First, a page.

Obama elected president of U.S.

• Barack Obama claims to ensure economic opportunity for family farmers.

• He supports $250,000 payment limitations.

• He encourages creation of value-added enterprises.

• He wants to improve health care.

• He supports improvements in education and infrastructure in rural areas.

• He also will encourage organic and local agriculture.

The information above was pulled from his website. These are his claims but only time will tell whether he will follow through with his promises. The ideas he champions are good, but how they are implemented will be the difference between rhetoric and results. One certain positive from the elections was the number of people that casted a ballot on November 4, 2008.

HSUS gives animal agriculture a black eye

• The CNN video link on YouTube has had over 170,000 views

. • The video was first added on January 31, 2008.

• Hallmark Meat Packing Company closed due to the coverage.

• USDA orders recall of 143 million pounds of beef, largest in U.S. history.

• The video prompts consumer mistrust and hundreds of negative blogs on animal agriculture.

The damage the video did to the dairy and livestock industry in less than three minutes was huge. The press it received and the following efforts by other activists to try and “uncover the truth” will continue to be a thorn in the side of the dairy industry for a long time unless the dairy industry can do something more to refute the claims made by these organizations. Proud to Dairy, AFACT and the National Dairy Animal Well-Being Initiative are examples of ways dairy producers can unite and show their honest, wholesome work ethic. HSUS gives animal agriculture a black eye.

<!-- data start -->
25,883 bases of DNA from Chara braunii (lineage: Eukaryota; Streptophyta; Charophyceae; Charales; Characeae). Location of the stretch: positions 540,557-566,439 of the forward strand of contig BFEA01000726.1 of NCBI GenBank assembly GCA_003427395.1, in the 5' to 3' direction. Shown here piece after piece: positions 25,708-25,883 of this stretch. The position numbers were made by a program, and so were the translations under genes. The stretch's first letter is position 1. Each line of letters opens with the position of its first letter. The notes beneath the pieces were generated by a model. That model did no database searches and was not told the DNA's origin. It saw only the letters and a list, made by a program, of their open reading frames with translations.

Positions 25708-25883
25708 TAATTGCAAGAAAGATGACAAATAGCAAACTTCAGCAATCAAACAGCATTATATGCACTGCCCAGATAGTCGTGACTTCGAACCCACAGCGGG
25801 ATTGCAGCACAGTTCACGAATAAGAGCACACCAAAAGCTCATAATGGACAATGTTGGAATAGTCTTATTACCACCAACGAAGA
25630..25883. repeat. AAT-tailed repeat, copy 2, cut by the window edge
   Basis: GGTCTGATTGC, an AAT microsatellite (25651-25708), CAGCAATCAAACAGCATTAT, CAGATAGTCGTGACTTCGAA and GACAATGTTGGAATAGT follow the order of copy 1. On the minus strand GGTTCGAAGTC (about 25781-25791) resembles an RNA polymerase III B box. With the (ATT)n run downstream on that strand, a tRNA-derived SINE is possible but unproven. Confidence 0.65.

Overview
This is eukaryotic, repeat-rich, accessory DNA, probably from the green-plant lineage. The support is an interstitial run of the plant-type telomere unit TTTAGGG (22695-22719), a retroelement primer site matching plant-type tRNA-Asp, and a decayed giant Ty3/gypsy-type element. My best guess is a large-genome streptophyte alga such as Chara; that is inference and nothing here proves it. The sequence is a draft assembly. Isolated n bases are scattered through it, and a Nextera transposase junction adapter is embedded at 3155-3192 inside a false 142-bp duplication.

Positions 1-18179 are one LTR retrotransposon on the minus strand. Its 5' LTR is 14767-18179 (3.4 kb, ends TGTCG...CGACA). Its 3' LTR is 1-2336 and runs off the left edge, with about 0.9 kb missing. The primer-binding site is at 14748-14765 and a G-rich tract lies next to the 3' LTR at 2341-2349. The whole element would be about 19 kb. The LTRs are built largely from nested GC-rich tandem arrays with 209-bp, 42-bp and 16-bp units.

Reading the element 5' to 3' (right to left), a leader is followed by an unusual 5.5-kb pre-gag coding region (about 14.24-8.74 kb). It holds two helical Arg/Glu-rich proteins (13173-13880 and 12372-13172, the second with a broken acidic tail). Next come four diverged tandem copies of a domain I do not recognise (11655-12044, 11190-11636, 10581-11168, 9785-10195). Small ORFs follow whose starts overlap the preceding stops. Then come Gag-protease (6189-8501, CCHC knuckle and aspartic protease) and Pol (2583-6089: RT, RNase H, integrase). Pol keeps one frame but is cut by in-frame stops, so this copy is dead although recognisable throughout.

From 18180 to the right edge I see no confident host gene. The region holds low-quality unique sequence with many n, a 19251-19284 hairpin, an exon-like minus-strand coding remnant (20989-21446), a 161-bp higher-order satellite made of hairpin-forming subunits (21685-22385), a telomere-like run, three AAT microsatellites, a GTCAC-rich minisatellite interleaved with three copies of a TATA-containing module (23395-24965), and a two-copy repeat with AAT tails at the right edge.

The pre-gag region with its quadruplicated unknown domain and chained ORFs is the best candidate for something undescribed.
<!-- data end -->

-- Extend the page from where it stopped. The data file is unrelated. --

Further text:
Monsanto sells Posilac to Eli Lilly

• August 20, 2008, Monsanto announces sale of Posilac to Elanco Animal Health, a division of Eli Lilly and Company.

• The sale totaled $300 million for the rights to Posilac.

• When the sale was announced Monsanto’s stock rose $5.22, or 4.6 percent, to $118.08.

• When the sale was announced Eli Lilly stock fell 39 cents to $47.41.

• The FTC has rejected efforts by Monsanto and AFACT to remove rbST-free labeling, but has mandated that labels say it is no different from rbST milk.

Over the course of the year, many states have made rules and regulations about what labels have to say in order to be fair. Many processors across the country have mandated that producers sign agreements that state they will not use rbST, even though it is approved by the FDA. The struggle over labels and use have died down in the media, but that may be a result of the economy and presidential elections taking the limelight more than lack of interest.

Chinese milk tainted with melamine

• More than 294,000 children sick and at least six dead from consuming melamine-tainted milk products, according to official Chinese records.

• 15 lawyers filed a class-action lawsuit against the offended dairy on behalf of 100 families that were affected.

• Some surrounding countries cease exports of milk products

. • The melamine scare causes worldwide concern about safety of food.

• Investigations led to recalls of formula, chocolate, yogurt and other products with dairy ingredients.

We don’t live in China, but consumers worry when they hear about problems like tainted milk in other countries, especially since this case involved small children. The AP news has released a story about melamine being found in U.S.-made infant formula, but at much lower levels. It is unknown how this will affect our imports and exports and what it will do to consumer trust. PD

Ryan Curtis
Assistant Editor
Progressive Dairyman